Blue asbestos has been banned on the island of Sri Lanka since 1987, but a decision by the Sri Lanka cabinet has imposed controls on all asbestos. Importation and use will end on January 1, 2018 and manufacturing of asbestos-related products will be prohibited by 2024.
This ruling was enacted to protect the health of citizens and reduce the impact asbestos has on the environment. The World Health Organization (WHO) identified all types of asbestos as carcinogens that can cause lung cancer, cancer of the larynx and ovary, as well as the deadly disease, mesothelioma. These diseases are created when the tiny asbestos fibers are inhaled. This fiber-intense ‘dust’ occurs in the manufacture of products such as pipes, cement, and the brake-pads of vehicles. The manufacture of roofing sheets accounts for about 80 per cent of asbestos imported into Sri Lanka.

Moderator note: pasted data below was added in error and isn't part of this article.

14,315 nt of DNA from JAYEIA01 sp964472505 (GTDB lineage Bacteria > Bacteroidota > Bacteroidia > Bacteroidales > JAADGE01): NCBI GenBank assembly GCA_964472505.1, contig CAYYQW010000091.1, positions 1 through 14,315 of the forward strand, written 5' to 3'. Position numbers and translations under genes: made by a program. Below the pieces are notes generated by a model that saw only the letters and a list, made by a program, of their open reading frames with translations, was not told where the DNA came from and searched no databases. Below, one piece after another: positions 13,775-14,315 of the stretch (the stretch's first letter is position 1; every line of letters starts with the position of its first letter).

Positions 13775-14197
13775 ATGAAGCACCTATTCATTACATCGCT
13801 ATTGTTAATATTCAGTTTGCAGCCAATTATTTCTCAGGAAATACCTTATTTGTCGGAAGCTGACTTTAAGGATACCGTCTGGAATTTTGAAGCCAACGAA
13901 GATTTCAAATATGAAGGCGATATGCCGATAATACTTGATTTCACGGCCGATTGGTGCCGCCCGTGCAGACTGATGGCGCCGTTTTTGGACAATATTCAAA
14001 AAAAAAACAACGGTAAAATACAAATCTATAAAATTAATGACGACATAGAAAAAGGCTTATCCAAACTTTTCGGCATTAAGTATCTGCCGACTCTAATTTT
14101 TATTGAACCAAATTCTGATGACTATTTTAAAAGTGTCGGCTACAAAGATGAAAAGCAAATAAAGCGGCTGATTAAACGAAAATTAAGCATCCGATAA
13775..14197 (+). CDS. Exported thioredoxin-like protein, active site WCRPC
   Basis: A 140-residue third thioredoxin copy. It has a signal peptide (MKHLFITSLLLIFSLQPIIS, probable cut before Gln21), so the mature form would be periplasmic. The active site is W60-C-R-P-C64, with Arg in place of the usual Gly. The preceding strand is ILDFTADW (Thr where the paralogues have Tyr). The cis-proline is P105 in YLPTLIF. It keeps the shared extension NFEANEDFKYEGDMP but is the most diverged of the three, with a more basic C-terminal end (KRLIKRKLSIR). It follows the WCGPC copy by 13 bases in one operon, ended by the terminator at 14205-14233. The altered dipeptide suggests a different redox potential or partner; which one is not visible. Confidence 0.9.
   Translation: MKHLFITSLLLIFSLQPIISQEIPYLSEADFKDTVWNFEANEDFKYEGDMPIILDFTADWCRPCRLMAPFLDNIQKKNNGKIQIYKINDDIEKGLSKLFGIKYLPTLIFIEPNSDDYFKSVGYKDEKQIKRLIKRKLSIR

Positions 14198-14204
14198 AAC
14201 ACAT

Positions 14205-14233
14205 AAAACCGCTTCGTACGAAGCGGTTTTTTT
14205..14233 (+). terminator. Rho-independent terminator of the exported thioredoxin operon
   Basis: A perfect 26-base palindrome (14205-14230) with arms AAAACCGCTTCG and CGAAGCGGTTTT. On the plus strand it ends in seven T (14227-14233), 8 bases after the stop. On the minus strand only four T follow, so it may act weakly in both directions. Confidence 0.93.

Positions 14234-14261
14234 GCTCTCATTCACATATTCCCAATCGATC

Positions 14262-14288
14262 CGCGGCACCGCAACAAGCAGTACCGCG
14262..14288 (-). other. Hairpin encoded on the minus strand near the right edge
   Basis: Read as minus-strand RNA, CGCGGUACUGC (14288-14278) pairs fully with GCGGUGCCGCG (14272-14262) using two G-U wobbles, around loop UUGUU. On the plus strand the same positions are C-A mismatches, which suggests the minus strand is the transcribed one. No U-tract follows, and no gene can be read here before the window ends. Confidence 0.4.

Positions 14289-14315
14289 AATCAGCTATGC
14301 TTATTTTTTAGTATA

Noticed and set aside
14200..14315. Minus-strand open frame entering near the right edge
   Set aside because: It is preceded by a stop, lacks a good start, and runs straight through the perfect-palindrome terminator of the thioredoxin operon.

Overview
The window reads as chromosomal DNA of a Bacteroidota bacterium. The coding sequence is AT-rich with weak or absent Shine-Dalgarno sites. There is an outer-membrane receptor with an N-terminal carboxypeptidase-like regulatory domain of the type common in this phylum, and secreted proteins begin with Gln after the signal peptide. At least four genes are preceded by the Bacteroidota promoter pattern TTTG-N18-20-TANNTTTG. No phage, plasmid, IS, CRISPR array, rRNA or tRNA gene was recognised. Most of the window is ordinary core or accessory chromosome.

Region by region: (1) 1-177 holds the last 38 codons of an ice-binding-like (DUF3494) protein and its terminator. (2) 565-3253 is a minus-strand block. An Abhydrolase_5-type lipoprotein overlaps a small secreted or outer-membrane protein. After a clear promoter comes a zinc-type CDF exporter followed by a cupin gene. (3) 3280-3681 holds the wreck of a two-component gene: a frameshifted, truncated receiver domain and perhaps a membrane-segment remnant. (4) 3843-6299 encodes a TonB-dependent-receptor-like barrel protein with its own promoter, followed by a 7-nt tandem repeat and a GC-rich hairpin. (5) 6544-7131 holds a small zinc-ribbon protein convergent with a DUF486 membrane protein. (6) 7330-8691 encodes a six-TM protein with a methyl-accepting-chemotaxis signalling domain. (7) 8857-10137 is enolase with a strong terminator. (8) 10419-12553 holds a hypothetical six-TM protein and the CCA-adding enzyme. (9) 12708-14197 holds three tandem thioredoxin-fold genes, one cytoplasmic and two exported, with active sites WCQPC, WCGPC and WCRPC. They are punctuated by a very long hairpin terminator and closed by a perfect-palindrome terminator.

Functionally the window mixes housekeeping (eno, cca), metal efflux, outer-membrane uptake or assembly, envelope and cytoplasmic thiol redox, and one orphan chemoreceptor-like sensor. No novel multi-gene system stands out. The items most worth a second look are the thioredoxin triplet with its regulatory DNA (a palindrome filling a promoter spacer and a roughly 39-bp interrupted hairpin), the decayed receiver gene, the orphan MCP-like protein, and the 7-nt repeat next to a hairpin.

In addition to inhalation during the manufacturing process, products made from the mineral can release fibers into homes or businesses if the material is disturbed through remodeling, demolition, or in a natural disaster.
The government of Sri Lanka should be commended for controlling this lethal mineral through these bans. Even with this significant step, however, mesothelioma often occurs 20 to 50 years after exposure. This means the deadly affects of asbestos will continue for many decades into the future.